Documents considered by the Committee on 14th October 2015 - European Scrutiny Contents


21 EU and Kosovo: Stablisation and Association Agreement (SAA)

Committee's assessment Legally and politically important
Committee's decisionCleared from scrutiny
Document detailsProposal for Council Decisions on the conclusion and signing of a Stabilisation and Association Agreement between the EU and Kosovo
Legal base (a) Articles 217, 218(6)(a)(i) and 218(8) TFEU; unanimity (b) Article 101 Euratom; QMV (c) Articles 217, 218(5) and 218(8) TFEU; unanimity
DepartmentForeign and Commonwealth Office
Document Numbers(a) (36826), 8532/15 + ADDs 1-3, COM(15) 181

(b) (36827), 8534/15 + ADDs 1-3, COM(15) 182

(c) (36828), 8535/15 + ADDs 1-4, COM(15) 183

Summary and Committee's conclusions

21.1 These Decisions would enable the EU to sign and conclude (ratify) the Stabilisation and Association Agreement (SAA) with Kosovo, a process which the Government strongly supports. The political background is set out in more detail in our First Report.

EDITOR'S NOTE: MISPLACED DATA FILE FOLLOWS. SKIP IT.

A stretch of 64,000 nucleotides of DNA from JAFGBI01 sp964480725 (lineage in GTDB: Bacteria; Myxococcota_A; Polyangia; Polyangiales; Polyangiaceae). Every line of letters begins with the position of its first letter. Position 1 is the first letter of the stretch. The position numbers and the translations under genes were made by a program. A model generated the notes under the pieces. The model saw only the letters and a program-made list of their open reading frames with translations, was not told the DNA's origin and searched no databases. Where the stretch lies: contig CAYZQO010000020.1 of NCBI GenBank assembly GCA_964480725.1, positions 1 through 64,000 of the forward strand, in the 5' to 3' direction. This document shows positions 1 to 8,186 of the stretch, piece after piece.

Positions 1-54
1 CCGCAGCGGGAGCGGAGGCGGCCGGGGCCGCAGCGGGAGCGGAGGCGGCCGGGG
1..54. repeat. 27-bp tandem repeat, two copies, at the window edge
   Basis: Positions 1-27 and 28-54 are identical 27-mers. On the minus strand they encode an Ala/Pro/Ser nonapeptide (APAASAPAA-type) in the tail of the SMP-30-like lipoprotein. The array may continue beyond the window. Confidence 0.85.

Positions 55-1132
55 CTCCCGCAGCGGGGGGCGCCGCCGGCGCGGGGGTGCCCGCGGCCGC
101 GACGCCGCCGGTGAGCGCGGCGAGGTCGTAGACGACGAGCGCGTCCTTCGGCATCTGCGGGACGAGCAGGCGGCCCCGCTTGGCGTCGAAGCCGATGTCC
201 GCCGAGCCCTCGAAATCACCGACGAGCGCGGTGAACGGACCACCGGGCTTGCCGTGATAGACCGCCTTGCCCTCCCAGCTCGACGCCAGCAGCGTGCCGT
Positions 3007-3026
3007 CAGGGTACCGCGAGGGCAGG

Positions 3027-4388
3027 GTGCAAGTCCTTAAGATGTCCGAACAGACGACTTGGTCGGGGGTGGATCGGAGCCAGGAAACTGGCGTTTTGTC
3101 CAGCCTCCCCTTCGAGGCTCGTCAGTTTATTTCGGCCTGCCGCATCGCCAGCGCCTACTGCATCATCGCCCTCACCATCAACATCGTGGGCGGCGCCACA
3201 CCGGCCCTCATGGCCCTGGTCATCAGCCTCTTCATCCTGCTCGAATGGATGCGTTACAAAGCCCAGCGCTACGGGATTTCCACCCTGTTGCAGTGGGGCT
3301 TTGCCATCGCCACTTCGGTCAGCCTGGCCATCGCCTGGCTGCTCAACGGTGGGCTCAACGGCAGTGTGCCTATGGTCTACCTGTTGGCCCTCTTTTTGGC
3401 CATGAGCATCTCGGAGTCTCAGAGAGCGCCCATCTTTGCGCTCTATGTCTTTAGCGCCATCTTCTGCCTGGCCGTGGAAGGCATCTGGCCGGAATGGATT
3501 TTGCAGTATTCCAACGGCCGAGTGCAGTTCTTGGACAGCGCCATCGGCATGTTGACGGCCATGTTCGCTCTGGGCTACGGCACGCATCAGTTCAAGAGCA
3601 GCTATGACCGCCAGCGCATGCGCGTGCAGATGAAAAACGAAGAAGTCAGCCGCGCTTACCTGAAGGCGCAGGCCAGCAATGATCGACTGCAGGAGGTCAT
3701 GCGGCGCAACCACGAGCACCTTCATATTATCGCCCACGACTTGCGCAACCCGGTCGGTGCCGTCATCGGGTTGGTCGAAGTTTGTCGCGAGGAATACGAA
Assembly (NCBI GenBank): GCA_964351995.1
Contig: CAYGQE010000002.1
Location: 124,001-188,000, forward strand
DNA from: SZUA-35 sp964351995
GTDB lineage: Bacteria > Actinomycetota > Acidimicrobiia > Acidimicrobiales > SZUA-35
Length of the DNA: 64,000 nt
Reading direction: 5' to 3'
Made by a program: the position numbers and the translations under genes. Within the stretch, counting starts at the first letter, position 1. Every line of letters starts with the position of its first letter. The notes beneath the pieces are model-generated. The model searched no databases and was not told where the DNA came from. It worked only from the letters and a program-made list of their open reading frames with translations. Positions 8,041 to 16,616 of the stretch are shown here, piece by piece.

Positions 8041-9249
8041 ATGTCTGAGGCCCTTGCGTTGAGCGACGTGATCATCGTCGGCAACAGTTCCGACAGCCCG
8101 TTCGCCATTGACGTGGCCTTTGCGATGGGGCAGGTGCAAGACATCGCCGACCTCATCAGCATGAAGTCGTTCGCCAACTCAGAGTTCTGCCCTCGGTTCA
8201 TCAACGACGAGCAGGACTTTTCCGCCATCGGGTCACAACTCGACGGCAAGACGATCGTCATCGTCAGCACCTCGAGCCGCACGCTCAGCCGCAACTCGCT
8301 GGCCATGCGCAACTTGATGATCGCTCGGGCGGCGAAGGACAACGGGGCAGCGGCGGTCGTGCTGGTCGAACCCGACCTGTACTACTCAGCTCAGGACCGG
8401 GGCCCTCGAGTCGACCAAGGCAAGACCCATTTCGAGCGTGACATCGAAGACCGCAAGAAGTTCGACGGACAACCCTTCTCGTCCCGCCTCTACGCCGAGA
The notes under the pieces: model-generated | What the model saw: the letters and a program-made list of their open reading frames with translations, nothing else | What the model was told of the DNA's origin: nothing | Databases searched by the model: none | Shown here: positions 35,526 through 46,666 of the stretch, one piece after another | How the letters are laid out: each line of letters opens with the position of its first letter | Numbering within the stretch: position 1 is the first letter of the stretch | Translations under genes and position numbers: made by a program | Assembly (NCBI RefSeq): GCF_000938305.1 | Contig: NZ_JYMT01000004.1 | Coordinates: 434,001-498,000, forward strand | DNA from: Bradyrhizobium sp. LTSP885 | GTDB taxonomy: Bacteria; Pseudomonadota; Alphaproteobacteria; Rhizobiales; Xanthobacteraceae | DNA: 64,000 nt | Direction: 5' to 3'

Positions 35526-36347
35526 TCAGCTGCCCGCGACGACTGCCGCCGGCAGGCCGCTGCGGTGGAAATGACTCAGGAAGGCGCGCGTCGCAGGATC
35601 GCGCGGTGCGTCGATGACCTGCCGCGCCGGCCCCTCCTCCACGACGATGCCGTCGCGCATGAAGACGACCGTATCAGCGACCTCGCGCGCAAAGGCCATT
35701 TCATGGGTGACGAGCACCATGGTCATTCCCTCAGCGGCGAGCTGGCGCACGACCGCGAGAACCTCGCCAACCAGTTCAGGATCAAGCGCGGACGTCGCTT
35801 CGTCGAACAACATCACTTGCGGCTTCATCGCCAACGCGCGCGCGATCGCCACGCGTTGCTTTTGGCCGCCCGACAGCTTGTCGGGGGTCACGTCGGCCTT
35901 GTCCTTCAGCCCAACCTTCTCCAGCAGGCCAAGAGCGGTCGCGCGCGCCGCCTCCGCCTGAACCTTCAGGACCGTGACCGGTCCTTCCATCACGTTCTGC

21.2 However the process gives rise to legal difficulties relating to the application of the UK opt-in in respect of the elements of the Agreement falling within the subject matter of Title V of Part Three TFEU (concerning the Area of Freedom, Security and Justice)[ 117] and the exercise of competence. The difficulties in respect of competence are exacerbated by the fact that agreements of this sort are normally entered into by both the EU and the Member States each exercising separate competence. However in this case the SAA is being entered into only by the EU because five Member States do not recognise Kosovo. The Minister for Europe (Mr David Lidington) has written[ 118] to provide an update and to respond to the legal issues we raised.

21.3 We are grateful to the Minister for his response and update.

21.4 We now clear these documents from scrutiny, but in doing so draw the attention of the House to the fact that the signing and conclusion of this Agreement by the EU alone involves a concession that the EU should exercise shared competence.[ 119] This concession is justified, according to the Government, by the wider importance of this Agreement.

21.5 We have been unable to ascertain the precise extent of the concession because the Minister has not provided the further information we requested as to which provisions of the SAA are matters of shared competence. Although he has not been able to provide us with this information, he has been able to indicate that "we are content that this [exercise by the EU of shared competence] will not have an adverse impact on the positions of the EU and Member States on competence, nor any adverse impact on the nature of the scope of any similar agreements to be negotiated in the future".